How can you make sure your children are not tech illiterate, but also not tech-saturated in today's day and age?
Have you ever had a little kid school you on new technology? Much like we taught our parents how to program the VCR back in the day, our kids today seem to understand new tech almost as immediately as it comes out, no matter if it is a new device, new application or new platform. While it might be adorable to have your preschooler explain to you how a new gadget works when you can’t seem to figure it out yourself, we face a challenge when trying to find a certain “sweet spot” in the balancing act that is parenting. How do we find the proper amount of exposure to technology is important to ensure our kids know how to handle technology properly while not being overwhelmed by it?
You are the greatest expert when it comes to your own kids. You may not be a child behaviorist or a pediatric psychologist, but nobody knows your child better than you do. That being said, there are a couple of old cliches that ring absolutely true: “parenting does not come with an instruction manual”, and “it takes a village to raise a child”. In other words, while there’s no official guidebook, there are plenty of resources we can rely on to help us find the ideal balance when it comes to guiding our children through growing up in a hyper-connected world.
Dr. Aris Mosley is a District Medical Group provider and Medical Director of the Valleywise Health First Episode Center. She is board certified in both adult psychiatry and child and adolescent psychiatry. In this blog post for Valleywise Health, she breaks down how too much screen time can lead to obesity, sleep problems, chronic neck and back problems, depression, anxiety and lower test scores in children. The American Academy of Pediatrics’ standard recommendation for children 2-5 years old is for screen time to be limited to
1 hour daily, and that children under 2 only use video chatting. They also recommend that all children avoid screen time during meals and one hour before bedtime. The AAP has also made this tool available online. You can follow a few easy steps to customize a plan you can follow to help in this pursuit of screen time balance.
While we will always encourage you to do your own research and use critical thinking to made the decisions that work for you and your family, here are some quick tips you can easily implement into your routine:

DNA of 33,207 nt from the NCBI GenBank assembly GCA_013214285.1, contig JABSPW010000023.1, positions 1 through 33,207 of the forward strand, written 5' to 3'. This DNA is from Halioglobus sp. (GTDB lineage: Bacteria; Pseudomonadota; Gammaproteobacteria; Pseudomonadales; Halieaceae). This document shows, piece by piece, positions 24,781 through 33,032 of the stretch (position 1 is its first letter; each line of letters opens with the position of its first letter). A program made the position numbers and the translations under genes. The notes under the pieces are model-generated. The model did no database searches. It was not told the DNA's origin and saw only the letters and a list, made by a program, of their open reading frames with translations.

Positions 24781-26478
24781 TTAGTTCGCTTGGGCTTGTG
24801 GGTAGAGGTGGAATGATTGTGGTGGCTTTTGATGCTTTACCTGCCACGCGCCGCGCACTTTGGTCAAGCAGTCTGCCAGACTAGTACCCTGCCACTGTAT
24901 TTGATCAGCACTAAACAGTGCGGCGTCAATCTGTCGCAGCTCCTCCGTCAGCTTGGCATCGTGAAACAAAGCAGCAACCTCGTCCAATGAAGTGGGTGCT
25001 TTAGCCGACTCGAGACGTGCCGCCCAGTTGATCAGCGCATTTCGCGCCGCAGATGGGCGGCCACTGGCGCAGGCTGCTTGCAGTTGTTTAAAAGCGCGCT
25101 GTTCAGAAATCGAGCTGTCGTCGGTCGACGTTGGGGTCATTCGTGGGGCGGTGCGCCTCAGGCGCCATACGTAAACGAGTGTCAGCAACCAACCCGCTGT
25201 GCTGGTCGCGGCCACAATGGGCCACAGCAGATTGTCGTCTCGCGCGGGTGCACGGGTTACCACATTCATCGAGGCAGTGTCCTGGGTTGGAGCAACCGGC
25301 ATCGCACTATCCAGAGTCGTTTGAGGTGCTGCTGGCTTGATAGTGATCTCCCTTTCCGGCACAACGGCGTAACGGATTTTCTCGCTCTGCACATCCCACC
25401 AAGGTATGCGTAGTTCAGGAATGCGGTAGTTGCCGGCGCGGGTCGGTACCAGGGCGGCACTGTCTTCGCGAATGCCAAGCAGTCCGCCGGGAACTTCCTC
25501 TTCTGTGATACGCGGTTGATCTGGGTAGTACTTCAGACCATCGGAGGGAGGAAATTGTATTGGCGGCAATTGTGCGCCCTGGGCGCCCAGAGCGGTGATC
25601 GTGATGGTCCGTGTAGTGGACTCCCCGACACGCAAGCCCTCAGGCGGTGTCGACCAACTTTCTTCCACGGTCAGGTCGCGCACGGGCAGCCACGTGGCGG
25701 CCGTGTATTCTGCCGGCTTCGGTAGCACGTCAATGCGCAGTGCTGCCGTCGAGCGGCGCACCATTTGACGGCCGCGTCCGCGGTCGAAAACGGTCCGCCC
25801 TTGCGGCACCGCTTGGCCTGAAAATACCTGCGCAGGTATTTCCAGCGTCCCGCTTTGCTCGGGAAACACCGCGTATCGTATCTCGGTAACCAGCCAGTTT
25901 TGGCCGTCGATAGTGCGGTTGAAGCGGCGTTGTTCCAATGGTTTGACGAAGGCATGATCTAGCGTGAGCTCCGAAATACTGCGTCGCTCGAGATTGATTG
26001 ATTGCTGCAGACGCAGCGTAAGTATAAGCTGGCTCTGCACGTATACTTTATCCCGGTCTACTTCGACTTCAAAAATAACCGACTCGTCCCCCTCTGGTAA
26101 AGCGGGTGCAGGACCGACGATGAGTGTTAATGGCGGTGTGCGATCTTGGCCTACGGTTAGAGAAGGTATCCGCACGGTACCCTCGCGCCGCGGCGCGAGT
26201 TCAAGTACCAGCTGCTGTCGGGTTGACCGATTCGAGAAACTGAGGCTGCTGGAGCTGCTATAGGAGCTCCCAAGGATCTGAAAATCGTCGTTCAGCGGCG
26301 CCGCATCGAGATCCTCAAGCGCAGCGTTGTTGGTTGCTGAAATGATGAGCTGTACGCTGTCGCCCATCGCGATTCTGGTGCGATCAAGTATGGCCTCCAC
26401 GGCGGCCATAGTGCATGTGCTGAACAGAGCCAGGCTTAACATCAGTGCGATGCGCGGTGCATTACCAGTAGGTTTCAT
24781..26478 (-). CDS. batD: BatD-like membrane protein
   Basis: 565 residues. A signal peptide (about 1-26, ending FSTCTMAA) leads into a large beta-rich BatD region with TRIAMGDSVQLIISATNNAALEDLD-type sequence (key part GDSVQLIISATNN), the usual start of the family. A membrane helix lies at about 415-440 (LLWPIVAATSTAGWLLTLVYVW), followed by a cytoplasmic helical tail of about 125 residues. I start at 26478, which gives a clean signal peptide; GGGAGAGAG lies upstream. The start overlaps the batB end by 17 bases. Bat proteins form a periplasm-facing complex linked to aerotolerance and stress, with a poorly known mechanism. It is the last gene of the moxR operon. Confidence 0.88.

Quality Over Quantity: guide your children to engage with high-quality, educational content rather than mindless entertainment.
Tech-Free Zones and Times: designate specific areas of your home as tech-free zones, such as the dining table or bedrooms. Also, establish tech-free times, like during family meals or before bedtime.
Lead by Example: show your children a balanced relationship with technology by demonstrating responsible tech usage yourself. Remember that kids emulate what you do, not what you say.
Outdoor and Offline Activities: Get outside to play, practice sports, hobbies, and other offline activities that promote physical and social development. Balance tech time with real-world experiences.
Encourage Critical Thinking: Help your children develop critical thinking skills by asking questions about the content they engage with. Encourage them to think analytically, evaluate information, and express their opinions.
Remember that the goal is not to completely shield your children from technology but to help them develop a healthy and balanced relationship with it. As they grow, continue to adapt your approach to suit their changing needs and the ever-evolving technological landscape of our society and remember, you don’t have to do it all alone.
FOOD FOR THOUGHT
The average daily screen time in the United States today is six hours for children between ages eight and to, nine hours for kids ages eleven to fourteen, and seven hours for youth and adults. What can you do to help your kids beat the statistics and have a smaller digital footprint?
An accomplished translator and writer, Cami has been in the creative field for nearly two decades. Her experience as a linguist in several fields, paired with her background as a native Latina immigrant (born and raised in Brazil and naturalized American citizen) gives her a unique perspective on the social and cultural context of our society. She has been with Techless since 2022 and currently lives in Michigan with her husband of twelve years, their eight-year-old son, and their puppy Oreo.